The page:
Marijuana legalization has received a fresh boost. Recently, Democratic Gov. Andrew Cuomo stated that he would sign legislation that will make New York the latest to OK Medical Marijuana for treating post-traumatic stress disorder (PTSD). The statement came during America’s largest Veterans Day parade.

The growing acceptance of medical marijuana

An increasing number of US states are legalizing medical marijuana, despite the drug being illegal under federal law. Some argue that there is still a lack of medical evidence about cannabis’ efficacy in treating certain medical conditions.

According to The Washington Post, the number of states including PTSD in their Medicinal Cannabis programs has more than doubled in the last two years.

According to pro-legalization Marijuana Policy Project data, while 28 states, along with the District of Columbia, now have PTSD listed under their medical marijuana programs, Alaska, the 29th state, has not yet incorporated PTSD. However, the state allows anyone over 20 years of age to purchase pot legally.

Veteran groups spreading awareness

The increasing acceptance of medical marijuana could be the outcome of veteran groups spreading awareness about the drug. However, questions and qualms remain. New York Senate veterans’ affairs committee chairman voted against including PTSD to the state’s medicinal cannabis program.

It was suggested that the drug may simply mask the symptoms.

However, Mark DiPasquale, a retired Marine staff sergeant, is ever-thankful to medical cannabis. He believes that marijuana helped him get rid of anti-anxiety pills, opioids, and various other medicines that were prescribed to him for the treatment of PTSD, migraines, and other injuries from service.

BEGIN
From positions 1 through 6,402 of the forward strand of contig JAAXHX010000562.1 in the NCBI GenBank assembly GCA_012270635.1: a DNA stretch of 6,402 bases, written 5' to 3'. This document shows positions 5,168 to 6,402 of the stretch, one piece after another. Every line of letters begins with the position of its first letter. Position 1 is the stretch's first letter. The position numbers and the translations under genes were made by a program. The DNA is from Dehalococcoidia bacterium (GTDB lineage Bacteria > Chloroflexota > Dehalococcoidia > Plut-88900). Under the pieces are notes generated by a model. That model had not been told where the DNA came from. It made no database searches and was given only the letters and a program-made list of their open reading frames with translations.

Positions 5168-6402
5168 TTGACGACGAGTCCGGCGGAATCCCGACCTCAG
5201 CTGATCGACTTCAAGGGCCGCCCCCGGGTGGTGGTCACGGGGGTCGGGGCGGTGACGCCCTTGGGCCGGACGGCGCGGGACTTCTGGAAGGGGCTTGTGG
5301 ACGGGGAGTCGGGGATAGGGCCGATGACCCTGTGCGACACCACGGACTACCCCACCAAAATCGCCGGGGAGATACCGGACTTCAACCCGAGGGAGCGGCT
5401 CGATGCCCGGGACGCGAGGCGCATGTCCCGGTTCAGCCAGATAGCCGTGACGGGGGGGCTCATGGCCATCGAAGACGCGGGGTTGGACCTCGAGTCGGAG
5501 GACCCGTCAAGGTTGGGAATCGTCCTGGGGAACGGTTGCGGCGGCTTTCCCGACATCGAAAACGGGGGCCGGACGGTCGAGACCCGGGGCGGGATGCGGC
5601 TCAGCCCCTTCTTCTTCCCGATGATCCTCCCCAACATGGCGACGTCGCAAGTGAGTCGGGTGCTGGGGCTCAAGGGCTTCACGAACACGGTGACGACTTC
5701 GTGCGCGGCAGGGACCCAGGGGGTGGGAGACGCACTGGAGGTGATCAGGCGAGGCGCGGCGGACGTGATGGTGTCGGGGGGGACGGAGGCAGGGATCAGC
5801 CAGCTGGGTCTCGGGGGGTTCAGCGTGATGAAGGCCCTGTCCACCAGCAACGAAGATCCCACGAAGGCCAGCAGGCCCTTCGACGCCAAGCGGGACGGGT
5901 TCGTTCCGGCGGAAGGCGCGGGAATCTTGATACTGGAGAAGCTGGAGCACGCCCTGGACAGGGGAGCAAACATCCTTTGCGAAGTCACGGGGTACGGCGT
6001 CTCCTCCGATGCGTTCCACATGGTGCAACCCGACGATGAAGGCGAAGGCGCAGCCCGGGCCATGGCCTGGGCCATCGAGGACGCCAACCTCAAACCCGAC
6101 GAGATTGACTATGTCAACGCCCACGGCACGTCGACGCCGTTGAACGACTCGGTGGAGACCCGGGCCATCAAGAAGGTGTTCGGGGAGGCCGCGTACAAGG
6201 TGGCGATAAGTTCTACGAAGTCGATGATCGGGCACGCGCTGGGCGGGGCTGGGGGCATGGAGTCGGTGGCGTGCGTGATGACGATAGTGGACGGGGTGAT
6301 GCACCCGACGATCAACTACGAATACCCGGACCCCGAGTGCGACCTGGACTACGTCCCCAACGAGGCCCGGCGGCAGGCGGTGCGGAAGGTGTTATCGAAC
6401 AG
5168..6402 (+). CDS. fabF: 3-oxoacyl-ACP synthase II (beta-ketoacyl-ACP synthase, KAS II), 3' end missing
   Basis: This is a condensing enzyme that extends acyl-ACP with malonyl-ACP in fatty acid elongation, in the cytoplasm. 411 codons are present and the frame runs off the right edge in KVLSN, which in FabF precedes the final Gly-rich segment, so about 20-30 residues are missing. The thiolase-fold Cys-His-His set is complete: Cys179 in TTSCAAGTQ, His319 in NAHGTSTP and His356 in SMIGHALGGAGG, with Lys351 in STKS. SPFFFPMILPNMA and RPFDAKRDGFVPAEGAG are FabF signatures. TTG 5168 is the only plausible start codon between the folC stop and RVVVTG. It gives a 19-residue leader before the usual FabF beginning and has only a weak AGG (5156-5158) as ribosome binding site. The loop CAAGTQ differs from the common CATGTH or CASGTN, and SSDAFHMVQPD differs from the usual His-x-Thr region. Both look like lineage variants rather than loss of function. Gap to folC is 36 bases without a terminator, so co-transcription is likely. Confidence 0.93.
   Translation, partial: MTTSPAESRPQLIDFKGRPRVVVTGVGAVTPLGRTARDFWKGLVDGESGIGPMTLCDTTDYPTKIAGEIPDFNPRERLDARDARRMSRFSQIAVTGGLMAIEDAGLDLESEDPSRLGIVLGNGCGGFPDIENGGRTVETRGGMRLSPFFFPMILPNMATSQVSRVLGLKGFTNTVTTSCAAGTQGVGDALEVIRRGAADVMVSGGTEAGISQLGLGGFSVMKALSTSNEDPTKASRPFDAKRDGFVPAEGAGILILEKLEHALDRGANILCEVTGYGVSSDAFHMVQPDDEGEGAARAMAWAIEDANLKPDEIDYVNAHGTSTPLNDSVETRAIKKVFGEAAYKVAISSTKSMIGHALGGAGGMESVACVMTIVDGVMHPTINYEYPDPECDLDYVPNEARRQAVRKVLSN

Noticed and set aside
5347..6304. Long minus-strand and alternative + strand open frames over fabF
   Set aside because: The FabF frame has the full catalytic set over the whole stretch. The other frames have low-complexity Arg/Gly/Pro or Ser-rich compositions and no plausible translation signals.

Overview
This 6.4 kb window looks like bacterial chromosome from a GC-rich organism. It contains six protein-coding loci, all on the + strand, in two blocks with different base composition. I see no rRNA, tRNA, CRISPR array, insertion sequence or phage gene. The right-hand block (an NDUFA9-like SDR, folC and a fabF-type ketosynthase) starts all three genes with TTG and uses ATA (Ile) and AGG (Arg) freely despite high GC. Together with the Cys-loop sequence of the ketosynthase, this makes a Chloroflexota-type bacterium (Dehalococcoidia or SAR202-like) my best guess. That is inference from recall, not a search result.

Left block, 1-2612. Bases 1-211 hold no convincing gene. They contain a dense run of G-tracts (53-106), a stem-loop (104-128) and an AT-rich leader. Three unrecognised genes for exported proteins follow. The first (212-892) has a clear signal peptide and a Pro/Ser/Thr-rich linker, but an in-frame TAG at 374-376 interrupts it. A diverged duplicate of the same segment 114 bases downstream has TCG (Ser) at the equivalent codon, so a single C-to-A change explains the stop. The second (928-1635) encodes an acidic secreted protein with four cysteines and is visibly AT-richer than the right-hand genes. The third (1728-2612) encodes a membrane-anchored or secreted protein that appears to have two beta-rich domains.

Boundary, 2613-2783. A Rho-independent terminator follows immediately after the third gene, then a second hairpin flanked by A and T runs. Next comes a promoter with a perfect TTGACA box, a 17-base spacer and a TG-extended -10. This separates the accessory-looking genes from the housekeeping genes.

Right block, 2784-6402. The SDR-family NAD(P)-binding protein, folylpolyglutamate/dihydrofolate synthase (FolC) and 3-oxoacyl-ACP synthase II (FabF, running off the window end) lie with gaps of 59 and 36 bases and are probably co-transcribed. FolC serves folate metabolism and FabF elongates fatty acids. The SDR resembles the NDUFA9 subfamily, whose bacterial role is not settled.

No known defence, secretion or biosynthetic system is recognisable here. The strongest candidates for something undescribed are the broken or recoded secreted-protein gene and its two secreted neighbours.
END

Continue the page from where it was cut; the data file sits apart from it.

DiPasquale, who has played a role in extending New York’s medical marijuana program of two years to include PTSD, is of the opinion that the drug helped him greatly in focusing on his wellness. Medical marijuana helped him ease PTSD symptoms, sleeplessness, and even anxiety. Legalizing cannabis is a pressing issue today.

Organizations pushing federal government

Even the American Legion started pushing the federal government this summer to allow doctors from Department of Veterans Affairs prescribe medicinal cannabis where it is legal. The organization is also aiming at easing federal pressure on cannabis research. In 1996, California was the first US state to legalize marijuana for a range of medical conditions.

According to BABW News, PTSD is stated as the primary reason why more than one-third of patients with condition seek medical marijuana to feel better. Amidst the growing acceptance of marijuana as a form of treatment, doctors should first know more about cannabis products, before prescribing them to patients. Decisions should be solely based on scientific research.